Oh how quickly the tides can turn in Silicon Valley. Most of us have been deluged by news of tech companies being valued to the stratosphere but a new piece of information also shows us how those valuations can quickly hit the ground in the fast-paced tech industry.
According to the Wall Street Journal, Digg has been sold for a measly $500,000. We say “measly” as the company was once valued at over $160 million. Furthermore, the Wall Street Journal says that Digg has in the past “raised $45 million from prominent investors including Facebook investor Greylock Partners, LinkedIn Inc. founder Reid Hoffman, and venture capitalist Marc Andreessen.”
Kevin Rose, founder of the has-been social media rock star company, has once graced the cover of BusinessWeek with the headline “How This Kid Made $60 Million in 18 Month.” That was how much Digg was valued in 2006, two years after it was founded.
It’s not that the company has confirmed that it has been sold for half a million dollars. Nonetheless, the Journal says that three unnamed sources who are “familiar with the matter” revealed the price a New York technology development firm has acquired Digg for.
What Digg has committed to reveal to the publication is that it has “sold its brand” to Betaworks.
The signs of the demise of Digg have not been discreet though. Back in May, 15 – or more than half of the company’s employees – Digg engineering team members went packing to Washington Post. The company’s valuation has steadily declined from the hundred millions.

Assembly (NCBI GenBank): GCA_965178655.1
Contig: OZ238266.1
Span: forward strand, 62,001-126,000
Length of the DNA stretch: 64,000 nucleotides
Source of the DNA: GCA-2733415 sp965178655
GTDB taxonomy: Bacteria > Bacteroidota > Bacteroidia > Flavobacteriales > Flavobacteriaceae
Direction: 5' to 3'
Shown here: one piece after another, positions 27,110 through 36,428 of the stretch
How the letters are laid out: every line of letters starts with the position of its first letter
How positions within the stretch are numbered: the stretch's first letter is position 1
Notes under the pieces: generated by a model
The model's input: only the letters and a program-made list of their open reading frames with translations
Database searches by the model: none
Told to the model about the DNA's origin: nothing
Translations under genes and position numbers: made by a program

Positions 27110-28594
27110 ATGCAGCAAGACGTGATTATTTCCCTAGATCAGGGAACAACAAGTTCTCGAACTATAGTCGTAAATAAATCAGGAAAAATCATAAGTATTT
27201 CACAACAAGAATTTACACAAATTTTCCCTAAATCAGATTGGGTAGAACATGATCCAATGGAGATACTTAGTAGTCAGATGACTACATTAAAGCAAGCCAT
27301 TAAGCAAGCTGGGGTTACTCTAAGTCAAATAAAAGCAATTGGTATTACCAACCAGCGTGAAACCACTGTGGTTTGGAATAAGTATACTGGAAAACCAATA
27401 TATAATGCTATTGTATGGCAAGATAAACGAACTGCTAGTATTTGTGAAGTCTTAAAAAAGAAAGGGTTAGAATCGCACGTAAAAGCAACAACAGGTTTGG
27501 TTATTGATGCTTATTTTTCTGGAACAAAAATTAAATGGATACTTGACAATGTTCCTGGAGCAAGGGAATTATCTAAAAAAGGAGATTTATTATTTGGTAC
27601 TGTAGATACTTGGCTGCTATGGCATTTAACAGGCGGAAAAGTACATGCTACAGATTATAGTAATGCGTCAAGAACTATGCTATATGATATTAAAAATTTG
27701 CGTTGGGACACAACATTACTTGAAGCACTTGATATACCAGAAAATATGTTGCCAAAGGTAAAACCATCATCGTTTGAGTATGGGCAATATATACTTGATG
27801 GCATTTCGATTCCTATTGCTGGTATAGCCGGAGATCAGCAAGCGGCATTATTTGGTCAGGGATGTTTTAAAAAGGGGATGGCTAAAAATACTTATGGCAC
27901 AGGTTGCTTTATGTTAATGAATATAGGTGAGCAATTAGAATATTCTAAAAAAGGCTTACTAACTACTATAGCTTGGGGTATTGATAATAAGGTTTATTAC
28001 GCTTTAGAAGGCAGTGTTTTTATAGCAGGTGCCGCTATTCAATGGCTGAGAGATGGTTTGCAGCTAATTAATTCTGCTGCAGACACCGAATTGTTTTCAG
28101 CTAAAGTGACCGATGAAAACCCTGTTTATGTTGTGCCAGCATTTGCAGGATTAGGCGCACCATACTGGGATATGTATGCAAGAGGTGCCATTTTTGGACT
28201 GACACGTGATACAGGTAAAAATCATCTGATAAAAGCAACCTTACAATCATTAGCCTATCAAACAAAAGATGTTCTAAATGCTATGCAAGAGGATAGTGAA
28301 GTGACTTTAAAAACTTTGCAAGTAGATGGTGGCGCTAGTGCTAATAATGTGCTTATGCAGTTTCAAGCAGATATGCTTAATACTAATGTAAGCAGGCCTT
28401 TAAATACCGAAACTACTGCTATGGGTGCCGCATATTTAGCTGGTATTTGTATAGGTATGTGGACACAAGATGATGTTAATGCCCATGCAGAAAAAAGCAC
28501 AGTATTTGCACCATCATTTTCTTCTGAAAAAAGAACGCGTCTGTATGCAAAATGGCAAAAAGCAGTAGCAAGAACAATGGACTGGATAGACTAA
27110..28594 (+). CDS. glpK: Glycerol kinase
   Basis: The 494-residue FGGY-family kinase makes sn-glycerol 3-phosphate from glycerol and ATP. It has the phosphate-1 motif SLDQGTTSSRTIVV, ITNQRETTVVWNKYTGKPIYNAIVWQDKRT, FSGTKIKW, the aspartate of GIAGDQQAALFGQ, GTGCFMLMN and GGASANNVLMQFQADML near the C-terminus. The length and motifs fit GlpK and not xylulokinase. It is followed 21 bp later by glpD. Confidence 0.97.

So what killed Digg? Well, in essence it was Facebook and Twitter which had the added social layer of people you know (friends, acquaintances, etc) recommending stuff for you. Other sites like Reddit and Pinterest also contributed to the demise of Digg.
For those who don’t know, Digg was kind of like an aggregation site where users “Digged” content they liked which they posted on their pages. It’s a site where people sort of built their own front pages that other users can “Digg” content they liked.
Now, Betaworks is working to revive Digg. That’s a tall order but if they can pull it off, they have just bought one of the biggest discounts in the history of the tech industry. Otherwise, they just wasted their money.
The fall of Digg shows us how fast a tech company’s future can go down the drain. The adage telling companies to innovate or die is truly most applicable to the tech industry.
Do you think Betaworks can revive Digg? Is it worth reviving in the first place? Did you use Digg? Are you still using it? What do you think it would take to revive this fallen social media site? Tell us in the comments below.
Image from Scott Beale / Laughing Squid